The Operating Room chose to use the Operational Effectiveness model of the Rapid Improvement Event (RIE) to Plan, Test & Implement this tool in the OR.  OR Management Council decided to set the first phase to include the surgeons and OR staff on the Orthopedic Service Line. The week-long RIE began on Monday June 15th and ended with a report out to the Leadership Council on Friday June 19th. The team was composed of members from the OR including Jill Caulder RN, Ann Moore RN, Richard Hobbs CST & Erin Ivey CST. The team also included ‘Fresh Eyes’ in the form of Jean Broughton from Human Resources and Zach Coward a Summer Medical Student Intern.

The RIE team began by analyzing the current conditions of the “As Is” state and brainstorming characteristics of the “future state”. The map below identifies the “As Is” steps in Yellow and the “Future State” in green. This exercise allowed the team to identify any gaps or additions to the proposed Patient Safety Checklist.


Future State Characteristics
Good Communication:
- Respectful and Unthreatening between surgeon and entire team
- Interactions with Patient and Patient’s family are professional
- Individuals who have a need to know, KNOW!
Fosters Teamwork:
- Shows respect for all individuals
- Team is all working towards a common (stated) goal
- Everyone gives full support (goes the extra mile for the team)
- Brief
- Timely
- Cover the right amount of information (not too much/not too little)
Ownership of Key Functions:
- Known owners for processes are held accountable to the team
- Visual evaluation of success
- 2 way feedback including surgeons

The Team then added three additional areas for discussion to the Checklist:

- PRIOR TO ROOM – Is the room ready to receive the patient?
- PRIOR TO PROCEDURE – Team Validated Patient Identify, Side & Site marked, Procedure, Consent
   and Position!
- END OF PROCEDURE – Are there special concerns and needs for the next patient?

Next, the team conducted Rapid Experiments by testing the Checklist in the OR with Dr. Denton and Dr. Clark. These test included discussion with the surgeons and team members regarding specific items contained in checklist, benefits of the checklist to the patient / team and gathering their feedback. These test allowed the group to refine the form and discuss issues such as Follow-up and communication.

More on Rapid Improvement Events
Operational Effectiveness at McLeod began by working on two value streams.  The selected streams are “Patient Flow” and “Revenue Cycle.”  The process is designed so that these areas are divided into smaller segments called Rapid Improvement Events (RIE). A RIE is a multidisciplinary team that meets for a week to analyze a particular area within the Value Stream. These teams plan small test of changes, implement or test these changes, study the results, and make final the changes. People directly engaged in the specific work and “fresh eyes” from other departments work hand-in-hand to create these changes.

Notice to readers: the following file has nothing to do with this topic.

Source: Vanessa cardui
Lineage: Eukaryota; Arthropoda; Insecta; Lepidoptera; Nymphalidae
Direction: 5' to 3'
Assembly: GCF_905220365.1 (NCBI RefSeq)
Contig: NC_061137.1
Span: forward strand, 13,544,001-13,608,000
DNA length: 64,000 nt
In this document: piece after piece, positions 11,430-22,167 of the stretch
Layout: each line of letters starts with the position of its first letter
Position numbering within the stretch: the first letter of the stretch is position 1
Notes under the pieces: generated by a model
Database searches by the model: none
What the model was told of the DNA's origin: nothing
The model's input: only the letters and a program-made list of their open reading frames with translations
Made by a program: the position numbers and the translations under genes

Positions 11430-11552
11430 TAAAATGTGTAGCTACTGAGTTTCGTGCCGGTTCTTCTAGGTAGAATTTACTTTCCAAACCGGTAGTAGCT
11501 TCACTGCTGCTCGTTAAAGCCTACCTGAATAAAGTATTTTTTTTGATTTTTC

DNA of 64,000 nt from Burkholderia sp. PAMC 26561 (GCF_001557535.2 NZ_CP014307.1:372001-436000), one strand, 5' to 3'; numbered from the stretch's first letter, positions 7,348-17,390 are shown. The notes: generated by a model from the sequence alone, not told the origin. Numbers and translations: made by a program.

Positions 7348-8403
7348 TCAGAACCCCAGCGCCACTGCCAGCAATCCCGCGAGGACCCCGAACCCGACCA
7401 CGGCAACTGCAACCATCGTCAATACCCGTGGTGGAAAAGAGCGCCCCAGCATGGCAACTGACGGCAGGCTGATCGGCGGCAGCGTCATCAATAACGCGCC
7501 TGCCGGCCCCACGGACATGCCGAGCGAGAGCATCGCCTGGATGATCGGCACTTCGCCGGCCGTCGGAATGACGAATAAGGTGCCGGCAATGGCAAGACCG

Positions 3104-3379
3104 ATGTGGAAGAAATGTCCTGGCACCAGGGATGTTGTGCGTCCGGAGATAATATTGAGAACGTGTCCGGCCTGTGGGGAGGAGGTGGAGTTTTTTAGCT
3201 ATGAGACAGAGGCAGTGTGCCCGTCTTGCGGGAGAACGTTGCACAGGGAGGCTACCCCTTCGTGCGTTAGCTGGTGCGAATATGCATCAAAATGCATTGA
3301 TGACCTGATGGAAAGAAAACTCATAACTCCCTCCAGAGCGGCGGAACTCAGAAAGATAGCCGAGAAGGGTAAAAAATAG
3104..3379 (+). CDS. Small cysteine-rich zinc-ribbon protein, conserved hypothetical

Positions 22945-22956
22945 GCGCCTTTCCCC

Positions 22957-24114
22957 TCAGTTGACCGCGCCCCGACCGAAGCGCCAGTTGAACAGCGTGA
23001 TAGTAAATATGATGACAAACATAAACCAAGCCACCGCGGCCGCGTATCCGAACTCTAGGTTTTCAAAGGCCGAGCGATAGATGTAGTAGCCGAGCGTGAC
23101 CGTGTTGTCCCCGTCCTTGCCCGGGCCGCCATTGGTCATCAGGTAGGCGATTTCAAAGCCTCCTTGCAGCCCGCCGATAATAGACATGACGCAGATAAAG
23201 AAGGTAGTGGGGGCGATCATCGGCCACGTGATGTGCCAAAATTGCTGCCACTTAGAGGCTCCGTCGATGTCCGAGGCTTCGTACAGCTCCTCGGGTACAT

Clinical Effectiveness
In 1998, McLeod Regional Medical Center embarked on an initiative called Clinical Effectiveness. This initiative focuses on “doing the right thing, for the right patient, at the right time, by the right health care provider, using the right resources.” In essence, it furthers the McLeod mission by ensuring medical excellence.

Clinical Effectiveness is a physician-led, data-driven process that takes the best information and practices that the medical literature has to offer and applies that information to the local health care setting.

Clinical Effectiveness is achieved through a process that applies specific components. Those components include physician leadership, quality care – both technically and clinically, best practice, evidence-based medicine, and measurable outcomes and results.

Clinical Effectiveness is a quality improvement process for medicine. It is unique because it’s led by physicians with strong administrative support, nursing personnel, analysis and data collection. Clinical Effectiveness is unlike anything else in medicine because we’re actually taking business models and applying them to a clinical setting.


Celebrating Victories

Friday, June 5th, 2009

Broadcast Raises $825,236 for McLeod Children’s Hospital

I wanted to take this opportunity to thank the physicians, staff, families and area supporters who once again have made substantial contributions to provide lifesaving support to children.

The 2009 Children’s Miracle Network Celebration Broadcast, held May 30, raised $825,236 for McLeod Children’s Hospital. The Celebration Broadcast is a culmination of year-round efforts dedicated to helping hospitalized children. Businesses and individuals including McLeod employees support the Children’s Hospital through the McLeod Health Foundation.

The McLeod Children’s Hospital is the local partner for Children’s Miracle Network providing the highest level of pediatric care and technology in the region.

The Broadcast took place Saturday, May 30, on WBTW News 13. Three children treated at McLeod Children’s Hospital were featured during this year’s celebration. These miracle children were Kenyeon Lloyd of Effingham, Nasir Montgomery of Lake City, and Jamiey Teal of Cheraw.